over, and such person anil his clothing and other
eHects shall be ar.ionce disinfected.
3. If ho only suspects that any person on board
or the effects of any kiii»1i person, have been exposed to infection, ho shall notify the Medical Health
Ofllc.cr of the locality to wliich the person is trains
to meet, the train or bout, und to keep the person
thereafter under observation.
4. In the event of any passenger bringing anv
baggage (hand or otherwise), or whether llie
same snail bo forwarded by express, the following certiHc-ite may, also be required-from tho
Health Olllcer of the town or city aforesaid:
(a.) That tho said baggage (here give full description of said baggage so that there can
be no question as to idenlillcation) has not
been in any.place or building infected with
(b.) That the said baggage has not been stored
or used, in any place or building which lies
dangerously near any infected building or
I district.      •
5. All railway companies, transportation com-
puniex. and stage lino _ must adhere striclly lo Iho
foliowini; regulations : ,    , '■.*".
(a.) All mail from infected districts destined
for points on the boundary line, or north of
same, must be fumigafed oh or befoio leaving the last point of call south of said lii_e.
and the master in charge of such mail must
furnish the Inspectoror ..Olllcer in charge of
the carrying out of those regulations with
a certificate from, the Health Uliicei* of
such points where fumigation takes plneo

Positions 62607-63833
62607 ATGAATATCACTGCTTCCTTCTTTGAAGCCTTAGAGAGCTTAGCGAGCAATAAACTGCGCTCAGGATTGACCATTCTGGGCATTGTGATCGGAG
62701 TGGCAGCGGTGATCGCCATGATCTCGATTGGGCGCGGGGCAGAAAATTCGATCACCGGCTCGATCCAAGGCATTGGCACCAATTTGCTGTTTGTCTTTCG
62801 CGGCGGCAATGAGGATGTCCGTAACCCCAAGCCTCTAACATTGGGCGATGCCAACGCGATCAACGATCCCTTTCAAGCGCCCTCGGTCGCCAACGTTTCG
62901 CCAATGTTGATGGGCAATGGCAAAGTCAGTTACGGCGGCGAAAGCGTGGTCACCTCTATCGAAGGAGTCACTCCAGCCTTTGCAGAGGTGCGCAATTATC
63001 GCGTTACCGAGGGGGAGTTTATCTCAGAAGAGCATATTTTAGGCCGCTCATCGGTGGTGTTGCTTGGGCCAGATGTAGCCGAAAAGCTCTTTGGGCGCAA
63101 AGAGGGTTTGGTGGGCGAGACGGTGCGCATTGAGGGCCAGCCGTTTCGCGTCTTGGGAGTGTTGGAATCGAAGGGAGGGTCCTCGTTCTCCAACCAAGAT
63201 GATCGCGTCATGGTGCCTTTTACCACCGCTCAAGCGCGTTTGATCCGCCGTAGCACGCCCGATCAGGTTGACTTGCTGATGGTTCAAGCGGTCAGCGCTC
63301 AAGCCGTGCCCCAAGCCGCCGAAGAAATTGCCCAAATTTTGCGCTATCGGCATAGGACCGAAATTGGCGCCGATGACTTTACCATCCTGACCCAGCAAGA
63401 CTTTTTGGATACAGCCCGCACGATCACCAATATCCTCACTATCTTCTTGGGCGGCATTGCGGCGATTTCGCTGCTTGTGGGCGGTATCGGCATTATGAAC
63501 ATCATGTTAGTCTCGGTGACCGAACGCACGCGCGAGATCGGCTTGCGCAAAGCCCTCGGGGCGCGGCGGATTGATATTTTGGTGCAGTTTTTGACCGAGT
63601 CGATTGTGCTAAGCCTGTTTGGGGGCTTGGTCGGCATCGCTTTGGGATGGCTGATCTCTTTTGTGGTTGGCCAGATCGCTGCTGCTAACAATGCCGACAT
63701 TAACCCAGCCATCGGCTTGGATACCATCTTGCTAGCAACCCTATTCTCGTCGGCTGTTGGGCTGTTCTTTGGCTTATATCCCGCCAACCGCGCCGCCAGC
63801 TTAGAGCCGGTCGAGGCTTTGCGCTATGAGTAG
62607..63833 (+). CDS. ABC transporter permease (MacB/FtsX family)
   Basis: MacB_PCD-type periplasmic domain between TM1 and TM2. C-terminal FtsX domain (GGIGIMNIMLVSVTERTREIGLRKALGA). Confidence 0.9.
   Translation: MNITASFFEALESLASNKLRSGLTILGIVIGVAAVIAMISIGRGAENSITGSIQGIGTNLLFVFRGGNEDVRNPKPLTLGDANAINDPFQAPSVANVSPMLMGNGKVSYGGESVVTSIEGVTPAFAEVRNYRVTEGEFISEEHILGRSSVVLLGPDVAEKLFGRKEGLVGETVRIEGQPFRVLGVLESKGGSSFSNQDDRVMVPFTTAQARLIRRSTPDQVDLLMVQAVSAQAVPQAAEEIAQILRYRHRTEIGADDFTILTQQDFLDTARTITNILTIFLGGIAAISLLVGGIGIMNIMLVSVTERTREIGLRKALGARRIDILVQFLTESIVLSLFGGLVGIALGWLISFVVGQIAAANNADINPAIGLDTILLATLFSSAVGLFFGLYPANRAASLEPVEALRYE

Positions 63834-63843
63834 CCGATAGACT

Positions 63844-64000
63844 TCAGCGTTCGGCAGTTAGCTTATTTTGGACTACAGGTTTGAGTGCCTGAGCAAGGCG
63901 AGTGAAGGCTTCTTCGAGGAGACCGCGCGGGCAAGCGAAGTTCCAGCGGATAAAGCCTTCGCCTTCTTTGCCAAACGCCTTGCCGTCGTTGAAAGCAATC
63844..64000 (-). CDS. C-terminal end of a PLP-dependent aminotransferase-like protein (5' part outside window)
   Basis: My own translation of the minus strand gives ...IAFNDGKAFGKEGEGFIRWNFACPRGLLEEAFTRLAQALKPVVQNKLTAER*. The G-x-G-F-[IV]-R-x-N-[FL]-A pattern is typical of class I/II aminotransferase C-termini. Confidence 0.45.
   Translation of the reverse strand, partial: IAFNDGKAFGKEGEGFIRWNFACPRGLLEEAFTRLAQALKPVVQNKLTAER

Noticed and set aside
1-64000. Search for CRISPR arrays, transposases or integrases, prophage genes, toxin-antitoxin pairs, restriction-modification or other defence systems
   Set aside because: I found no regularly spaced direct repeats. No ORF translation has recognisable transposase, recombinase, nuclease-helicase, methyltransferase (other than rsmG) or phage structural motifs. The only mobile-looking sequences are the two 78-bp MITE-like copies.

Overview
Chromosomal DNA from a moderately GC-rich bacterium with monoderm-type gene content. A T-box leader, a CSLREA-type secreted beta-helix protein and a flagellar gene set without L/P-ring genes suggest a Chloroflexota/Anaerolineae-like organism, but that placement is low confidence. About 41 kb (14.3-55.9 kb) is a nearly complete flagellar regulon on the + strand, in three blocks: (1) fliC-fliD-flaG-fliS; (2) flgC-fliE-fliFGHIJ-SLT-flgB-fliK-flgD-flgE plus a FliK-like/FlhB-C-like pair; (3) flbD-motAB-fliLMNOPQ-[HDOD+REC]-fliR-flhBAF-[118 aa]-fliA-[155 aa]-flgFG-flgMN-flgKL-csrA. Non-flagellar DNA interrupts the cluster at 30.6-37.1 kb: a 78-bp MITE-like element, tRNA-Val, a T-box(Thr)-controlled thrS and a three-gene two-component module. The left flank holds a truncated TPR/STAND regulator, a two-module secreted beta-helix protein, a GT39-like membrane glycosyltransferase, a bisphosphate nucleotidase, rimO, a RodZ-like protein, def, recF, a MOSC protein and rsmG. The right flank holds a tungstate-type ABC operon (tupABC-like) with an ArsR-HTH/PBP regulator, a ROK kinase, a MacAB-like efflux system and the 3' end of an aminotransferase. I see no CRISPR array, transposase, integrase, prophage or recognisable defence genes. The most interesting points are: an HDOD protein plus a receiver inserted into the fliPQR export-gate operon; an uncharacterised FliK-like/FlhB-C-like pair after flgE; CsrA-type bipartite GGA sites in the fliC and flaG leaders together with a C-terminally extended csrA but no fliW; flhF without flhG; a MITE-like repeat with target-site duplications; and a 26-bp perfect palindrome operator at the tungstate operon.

that siime has been done: '■'.-.
(b.) All ears must be fumigated before leaving
American points -for British Columbia
points, and the Health Officer's cerliHeato
must bo furnished thutsilch has been done.
(c.) No Indians shall be allowed tolitnd in Wc_fc
Kootonay or: JEastvYiilc under  any conditions. ■   ■■ -   ,        _ *'_=:•■
fi. Whenever any householder knows or suspects that any person within his household has
small-pox, ho slnill Immediately,' by special messenger when possible, give notice to the Medical
Health Olliccr.   V • '•
7. Whenever, any physician kriows or subjects
that nny person whom he is culled upon to ^vi^it
is infected with or has died of small-T1ox. he shall
immediately notify the -Medical Health Olllcer.
8. Any physician so called shall liu ve, for the
. purpose of -isolating the infected person and his
attendants andOf placing the patient, attendants,
and nil oilier persons residing'in the same houso
and the house itself in quarantine, all the powers
of the Medical Health Utile cr, and the duty of or-0
deimg and cufoicing such immediate isolation
and (|U.irnntinc slr.ll dc.ohc upon such pb>si-
ciuu until the .Medical Health Olliccr has been
untitled and has had time to act.
9. Whenevci a teacher in any school has ic.ison
to suspect tluit any pupil is Millcring fiom "smallpox, oi tliatsmull-poN exists at tho house of .my
pupil, he shall notify the Mc-diuil Health Olllcer
lmiucd.atcl.. and shall pic*, eilt the all en .Lance of
s.ud pupil oi pupil. until nudic.il e\_dcn_p Hut
no danger of infection e\ts!^h..<' been obtained.
(Vide i-oclion8«,v-l. section.!, "Health Act_I8'IV»
10- Ph. sici.uiN, tcfiolieiN. ,-iul hotiscUuldeiN
shall notifj the Medical Health Olllcci* of the
presence, or suspecte'i picscnco. of chlekcn pox.
11. The Medu.il Health Olliuu nIi.UI immediately gi.cjiuticc b\ telegraph iolhu l'io.ineul